• drug-induced psychosis in Parkinson's disease;
  • hallucinations;
  • delusions;
  • atypical antipsychotic drugs;
  • aripiprazole;
  • Parkinson's disease;
  • secondary psychosis;
  • Parkinson's psychosis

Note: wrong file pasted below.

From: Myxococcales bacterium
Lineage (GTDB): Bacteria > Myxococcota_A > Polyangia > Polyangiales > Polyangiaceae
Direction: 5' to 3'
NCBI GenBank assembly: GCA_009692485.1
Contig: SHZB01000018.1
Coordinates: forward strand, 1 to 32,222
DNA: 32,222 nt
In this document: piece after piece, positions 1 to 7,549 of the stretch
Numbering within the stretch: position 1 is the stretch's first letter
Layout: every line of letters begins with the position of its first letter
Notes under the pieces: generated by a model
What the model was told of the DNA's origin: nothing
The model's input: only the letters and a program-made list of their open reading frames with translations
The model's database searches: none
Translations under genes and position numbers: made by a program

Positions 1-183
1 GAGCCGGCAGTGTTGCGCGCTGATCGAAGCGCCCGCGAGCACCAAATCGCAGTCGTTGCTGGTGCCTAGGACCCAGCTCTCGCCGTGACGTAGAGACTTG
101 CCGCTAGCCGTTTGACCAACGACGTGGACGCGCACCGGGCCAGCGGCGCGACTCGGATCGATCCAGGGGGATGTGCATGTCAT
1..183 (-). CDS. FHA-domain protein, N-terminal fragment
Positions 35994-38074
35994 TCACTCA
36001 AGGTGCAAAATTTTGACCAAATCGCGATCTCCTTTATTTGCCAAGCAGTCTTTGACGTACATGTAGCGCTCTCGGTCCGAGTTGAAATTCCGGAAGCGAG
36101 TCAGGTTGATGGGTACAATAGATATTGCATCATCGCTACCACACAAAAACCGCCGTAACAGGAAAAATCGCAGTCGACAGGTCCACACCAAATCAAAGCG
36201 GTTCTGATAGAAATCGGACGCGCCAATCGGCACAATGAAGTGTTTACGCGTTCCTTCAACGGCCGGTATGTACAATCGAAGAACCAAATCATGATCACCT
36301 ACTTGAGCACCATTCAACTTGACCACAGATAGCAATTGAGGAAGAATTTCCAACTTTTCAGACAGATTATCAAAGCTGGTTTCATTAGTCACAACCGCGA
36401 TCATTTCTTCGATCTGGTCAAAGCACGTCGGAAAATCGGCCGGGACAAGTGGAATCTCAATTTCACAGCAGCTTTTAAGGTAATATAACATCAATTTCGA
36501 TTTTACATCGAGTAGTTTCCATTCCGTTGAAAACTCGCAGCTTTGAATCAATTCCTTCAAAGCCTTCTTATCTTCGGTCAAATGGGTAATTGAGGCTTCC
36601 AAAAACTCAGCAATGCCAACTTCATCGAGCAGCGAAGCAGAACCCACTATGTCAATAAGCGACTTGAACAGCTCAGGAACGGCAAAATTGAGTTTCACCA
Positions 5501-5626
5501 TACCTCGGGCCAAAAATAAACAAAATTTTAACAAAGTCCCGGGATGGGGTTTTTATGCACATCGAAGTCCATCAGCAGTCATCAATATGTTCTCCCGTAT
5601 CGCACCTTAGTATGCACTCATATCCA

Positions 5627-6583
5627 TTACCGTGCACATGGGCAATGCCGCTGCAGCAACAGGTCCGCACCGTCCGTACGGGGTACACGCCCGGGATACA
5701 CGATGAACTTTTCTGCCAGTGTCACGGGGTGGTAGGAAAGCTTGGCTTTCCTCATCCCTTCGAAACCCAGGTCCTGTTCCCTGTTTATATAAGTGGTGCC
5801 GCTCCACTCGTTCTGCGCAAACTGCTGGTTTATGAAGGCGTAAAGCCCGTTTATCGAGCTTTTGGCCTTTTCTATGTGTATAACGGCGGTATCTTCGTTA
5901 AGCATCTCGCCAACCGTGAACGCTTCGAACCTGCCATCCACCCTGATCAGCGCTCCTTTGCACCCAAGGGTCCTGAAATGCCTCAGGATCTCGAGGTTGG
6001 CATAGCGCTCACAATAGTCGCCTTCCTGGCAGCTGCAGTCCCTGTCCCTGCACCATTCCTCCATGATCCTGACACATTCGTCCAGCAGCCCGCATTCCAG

Psychosis affects at least 5% to 8% of medication-treated patients with idiopathic Parkinson's disease (PD). Treatment options include reducing medications used for the treatment of PD-related motor symptoms or introducing an atypical antipsychotic drug. Only clozapine has been demonstrated to be efficacious and tolerated in double-blind controlled trials. This study evaluated the effect of aripiprazole, an atypical antipsychotic, on psychosis in PD in an open-label pilot study. Fourteen patients meeting entry criteria were started on aripiprazole 1 mg/day and titrated up to a maximum dose of 5 mg as needed. Subjects were evaluated on the Unified Parkinson's Disease Rating Scale (UPDRS) part III for motor function, the Neuropsychiatric Inventory (NPI), and the Brief Psychiatric Rating Scale (BPRS) for psychiatric response. Statistically significant improvement in mean BPRS and positive BPRS subscales occurred with open-label aripiprazole, but eight subjects discontinued the study due to worsened Parkinsonism (three), worsened psychosis (two), worsening of both (two), and lack of efficacy (one). While some patients had a favorable response, aripiprazole was associated with an exacerbation of motor symptoms. In this small study on psychosis in PD, aripiprazole did not appear promising. © 2006 Movement Disorder Society